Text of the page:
In this piece, the labour of leaf-cutter ants is monitored by contact microphones and motion tracking cameras. The cameras use computer vision algorithms to provide data which drives servo motors operating two turntables. The resultant scratching of vinyl records generates a sonic and mechnico-gestural parallel to the ant stridulations (rubbing together of body parts) which largely serve to modulate their collective activities, while also producing heat and sound which in turn influence heat and humidity parameters in the artificial ant ecosystem. This curious coupling of a DJ scratch aesthetic and ant stridulations yields a “technozoosemiotic” system (Louis Bec), which combines living, communicational and technological forces. Oh!m1gas is a dynamic, evolving system crafted from carefully layered environments whose inter-connections are ensured by information literally and audibly manifest as “noise-to-signal” ratio. Close-ups and overview shots of the working ants, and renderings of continuously processed data, are displayed on screens within the installation space. Together with sonic outbursts from the turntables, these sensory stimuli dramatically disrupt our notions of scale as spectators of a bio-cybernetic arena. The strength of this piece lies in its amplification of the energies of ostensibly insignificant organisms, thereby perceived as spectacularly significant mediators in a “scratch orchestra” whose score is their relentless, seemingly indifferent work. The work is effectively scoped for human observers, yet leaves us wondering where and how we relate to this world that is so largely of our own making.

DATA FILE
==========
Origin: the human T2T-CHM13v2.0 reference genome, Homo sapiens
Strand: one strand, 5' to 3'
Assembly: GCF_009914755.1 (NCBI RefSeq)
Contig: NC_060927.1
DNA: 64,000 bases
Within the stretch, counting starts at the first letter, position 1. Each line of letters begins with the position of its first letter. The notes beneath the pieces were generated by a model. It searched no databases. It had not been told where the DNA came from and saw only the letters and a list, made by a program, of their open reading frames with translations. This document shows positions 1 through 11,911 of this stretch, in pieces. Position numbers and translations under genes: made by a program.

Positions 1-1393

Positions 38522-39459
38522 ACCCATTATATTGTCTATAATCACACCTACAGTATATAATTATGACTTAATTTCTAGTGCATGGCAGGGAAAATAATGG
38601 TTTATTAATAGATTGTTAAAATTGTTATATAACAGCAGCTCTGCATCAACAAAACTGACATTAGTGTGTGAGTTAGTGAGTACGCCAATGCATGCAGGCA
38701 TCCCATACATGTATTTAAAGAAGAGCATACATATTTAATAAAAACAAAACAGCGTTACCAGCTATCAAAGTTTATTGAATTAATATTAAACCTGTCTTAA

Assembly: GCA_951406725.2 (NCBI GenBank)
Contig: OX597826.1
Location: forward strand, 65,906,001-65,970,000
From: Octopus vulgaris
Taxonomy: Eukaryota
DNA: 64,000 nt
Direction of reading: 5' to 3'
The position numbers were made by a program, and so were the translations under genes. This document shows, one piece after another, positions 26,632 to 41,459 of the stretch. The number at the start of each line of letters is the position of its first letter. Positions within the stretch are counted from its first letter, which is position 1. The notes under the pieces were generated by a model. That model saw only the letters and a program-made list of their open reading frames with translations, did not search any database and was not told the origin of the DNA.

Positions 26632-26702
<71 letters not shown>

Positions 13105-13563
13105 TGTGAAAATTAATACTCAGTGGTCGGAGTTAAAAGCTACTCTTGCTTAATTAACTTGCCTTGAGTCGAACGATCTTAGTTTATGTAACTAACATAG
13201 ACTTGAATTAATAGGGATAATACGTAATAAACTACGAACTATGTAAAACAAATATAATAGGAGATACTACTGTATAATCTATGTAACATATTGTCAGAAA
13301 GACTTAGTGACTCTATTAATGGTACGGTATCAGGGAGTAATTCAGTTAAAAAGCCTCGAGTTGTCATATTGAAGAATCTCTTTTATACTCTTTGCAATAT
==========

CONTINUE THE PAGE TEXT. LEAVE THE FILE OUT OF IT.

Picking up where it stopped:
Oh!m1gas: biomimetric stridulation environment
Kuai Shen (Ecuador)
VIDA 13.2 - Special mention